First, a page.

Alice Cooper was not the first band to use horror as a pop prop. Screamin' Jay Hawkins did much the same ten years before him, Arthur Brown even more recently than that. Both of them were good as well. But Alice was better, and certainly the most realistic.Everything about Alice Cooper was calculated to outrage, beginning with that name. What was disturbing about Alice, though, was not the fact that he was a man--which was, in any case, only evident when you wiped away the makeup from that hook-nosed birdlike face--but the fact that Alice Cooper was originally five men, and all of them, on first hearing, certifiable Grade A psychos and fruitcakes.Then there was the stage act. Live snakes and dead babies, gang war and street fights, straitjackets and electric chairs. Today, two decades on from Alice Cooper's 1974 breakup, it all resembles so much hammy theater; entertainment has grown so much more sophisticated since Cooper's heyday, and no one would be fooled by the fake blood today.How did it become so sophisticated in the first place? Because of Alice Cooper. At a time when "rock choreography" still meant simply knowing which foot to put in front of the other, and costuming meant changing your trousers before the first encore, Alice Cooper orchestrated extravaganzas that would put Busby Berkeley to shame, were Busby Berkeley to have choreographed snuff movies: vast, sprawling epics that didn't so much reflect, as drive a stake through the heart of, the nighttime neuroses of Middle America.Alice Cooper ruled America through fear: fear of schizophrenia and lunacy ("The Ballad of Dwight Frye"); fear of child abuse and suicide ("Dead Babies"); fear of rebellion, and the threat of wild youth ("Eighteen," "School's Out," "Elected," monster hits one and all); but most of all, fear of the darkness that lurks in every man's soul."The only performance that really counts," Mick Jagger told James Fox in the 1970 movie Performance, "is the one that achieves madness." Alice came close to that, closer than anyone before or since. Believable and believed, showmen and shamans, Alice Cooper liberated American rock not only from the earnest shackles of the multi-instrumentalist supergroups that still overflowed from the recently interred 1960s, they paved the way for so much more: Kiss, later in theseventies; punk, toward the decade's end; goth and death rock in the early 1980s.Even more than that, though, Alice Cooper confirmed what is most unique about rock 'n' roll--its ability to demolish the barriers between what is real and what is make-believe. In other media, the audience suspends its belief, accepting that the people onstage are simply playing a part, then accepting the ensuing characters under those terms. But what a rock star does, a rock star is, which meant that Mick Jagger could never stop being Mick Jagger, even when he was acting Ned Kelly or Turner; David Bowie was always David Bowie, no matter which mask he sang behind this time; and Alice Cooper--now personified by singer Vince Furnier--was always Alice Cooper, which meant that the things he did ... were the things people believed he really did.Alice Cooper backed down in the end, from the potential of holding office (in 1972, he sang of being "Elected," and probably could have been, too), and from the next stage of his cabaret of the grotesque. He'd taken his trip to its logical extreme, raising specters that America simply wasn't ready for; he didn't need to take it to its illogical one, and really unleash the madness. The next thing anyone knew, he was an all-around entertainer, playing golf with Bob Hope and finally confessing, "I Never Wrote Those Songs." The dream was over, but more important, so was the nightmare.No one ever came close to recapturing either the intensity or the intensity of belief that Alice Cooper conjured from the disease of early-seventies America. There were pretenders to his throne, of course, and a handful of performers who even eclipsed Alice Cooper's embodiment of the all-American psycho-nut lunatic. None of them ever crossed over, not one could straddle the divide between the suspension of belief (which is what such smacked-out regional cults as the Germs' Darby Crash, and the infamous G.G. Allin, achieved) and the suspension of disbelief, which is what Alice Cooper traded upon.Comparing Perry Farrell to Alice Cooper is a fascinating if fraught exercise. No less than Alice, Perry's reality is utterly indistinguishable from his fantasy. The success of the video movie Gift, which he produced and performed with his then girlfriend, filmmaker Casey Niccoli, proves that. Staged, at least in part, as a documentary, the Santerian marriage ceremony the couple celebrate in the movie's centerpiece was still believed by many people to be real; many people believe, too, in the narcotic-soaked world through which the celluloid Perry so easily moves.But it is Casey who carries the bru...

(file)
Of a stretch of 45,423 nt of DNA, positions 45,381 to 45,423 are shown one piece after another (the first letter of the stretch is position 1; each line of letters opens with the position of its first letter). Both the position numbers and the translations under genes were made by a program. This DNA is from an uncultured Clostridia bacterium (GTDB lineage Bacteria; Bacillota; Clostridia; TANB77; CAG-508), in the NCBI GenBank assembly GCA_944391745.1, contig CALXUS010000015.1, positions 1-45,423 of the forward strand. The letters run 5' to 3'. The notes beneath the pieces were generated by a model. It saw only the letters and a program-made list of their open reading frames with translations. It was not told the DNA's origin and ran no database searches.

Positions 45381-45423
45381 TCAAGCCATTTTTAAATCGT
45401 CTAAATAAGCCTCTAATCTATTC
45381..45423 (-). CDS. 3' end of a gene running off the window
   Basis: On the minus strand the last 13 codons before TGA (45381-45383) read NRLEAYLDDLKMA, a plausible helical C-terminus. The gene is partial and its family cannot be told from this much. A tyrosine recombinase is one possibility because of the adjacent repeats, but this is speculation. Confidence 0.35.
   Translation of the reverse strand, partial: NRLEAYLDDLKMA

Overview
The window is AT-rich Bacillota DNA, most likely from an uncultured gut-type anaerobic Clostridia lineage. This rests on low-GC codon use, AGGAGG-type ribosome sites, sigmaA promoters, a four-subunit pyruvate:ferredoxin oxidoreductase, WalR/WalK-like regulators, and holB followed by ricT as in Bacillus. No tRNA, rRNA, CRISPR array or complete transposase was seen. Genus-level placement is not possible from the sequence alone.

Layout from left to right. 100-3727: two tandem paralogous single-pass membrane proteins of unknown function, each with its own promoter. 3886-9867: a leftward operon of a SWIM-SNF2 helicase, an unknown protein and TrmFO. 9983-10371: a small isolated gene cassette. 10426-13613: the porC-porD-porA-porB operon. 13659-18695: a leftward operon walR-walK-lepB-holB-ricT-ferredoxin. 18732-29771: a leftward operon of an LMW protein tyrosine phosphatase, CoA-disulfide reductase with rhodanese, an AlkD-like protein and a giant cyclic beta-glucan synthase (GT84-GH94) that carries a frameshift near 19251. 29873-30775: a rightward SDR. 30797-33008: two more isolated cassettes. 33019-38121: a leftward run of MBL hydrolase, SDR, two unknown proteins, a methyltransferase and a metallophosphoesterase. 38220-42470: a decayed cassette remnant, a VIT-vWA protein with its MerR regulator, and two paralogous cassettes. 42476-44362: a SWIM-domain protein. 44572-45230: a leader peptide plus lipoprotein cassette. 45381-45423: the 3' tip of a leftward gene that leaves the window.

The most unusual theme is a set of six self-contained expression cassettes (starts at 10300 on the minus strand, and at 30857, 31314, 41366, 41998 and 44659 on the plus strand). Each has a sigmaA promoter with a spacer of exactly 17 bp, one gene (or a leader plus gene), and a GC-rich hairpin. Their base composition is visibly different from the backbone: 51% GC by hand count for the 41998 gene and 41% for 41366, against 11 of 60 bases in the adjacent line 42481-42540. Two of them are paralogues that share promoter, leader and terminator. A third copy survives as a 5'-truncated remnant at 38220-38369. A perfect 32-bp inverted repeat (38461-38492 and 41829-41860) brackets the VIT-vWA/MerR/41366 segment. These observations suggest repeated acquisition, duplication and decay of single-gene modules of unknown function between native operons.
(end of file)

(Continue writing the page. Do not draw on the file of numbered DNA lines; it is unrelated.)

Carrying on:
Rock'n'roll biographies are generally lightweight fare, and there's nothing inherently wrong with that. This one, however, commits the cardinal sin of taking far too seriously an artist who, taken on the evidence the book itself provides, is only a marginally talented musician with an outsized ego. Farrell came to prominence in the late 1980s as the leader of the successful, if derivative, Jane's Addiction and as the organizing force behind Lollapalooza, an itinerant and highly successful alternative-rock package show. As a publicist and an impresario, then, Farrell is clearly gifted. As a thinker and social commentator, however, he is sadly lacking?a fact that author Thompson (Depeche Mode, St. Martin's, 1994) appears to miss completely. Nowhere does the author make a serious attempt to evaluate or analyze Farrell's music, and rarely does he offer any challenge to Farrell's assertions or offer any contrasting perspective. Thompson's writing is not only painfully uncritical; it is also shot through with hysterically funny malapropisms and tortured syntax. Not recommeded. (Photos not seen.)?Rick Anderson, Contoocook, N.H.
Copyright 1995 Reed Business Information, Inc.
"About this title" may belong to another edition of this title.
Book Description St. Martin's Griffin, 1995. Paperback. Book Condition: New. Bookseller Inventory # DADAX0312135858
Book Description St. Martin's Griffin, 1995. Paperback. Book Condition: New. book. Bookseller Inventory # M0312135858
Book Description St. Martin's Griffin, 1995. Paperback. Book Condition: New. Bookseller Inventory # P110312135858
Book Description St. Martin's Griffin. PAPERBACK. Book Condition: New. 0312135858 New Condition. Bookseller Inventory # NEW7.1021108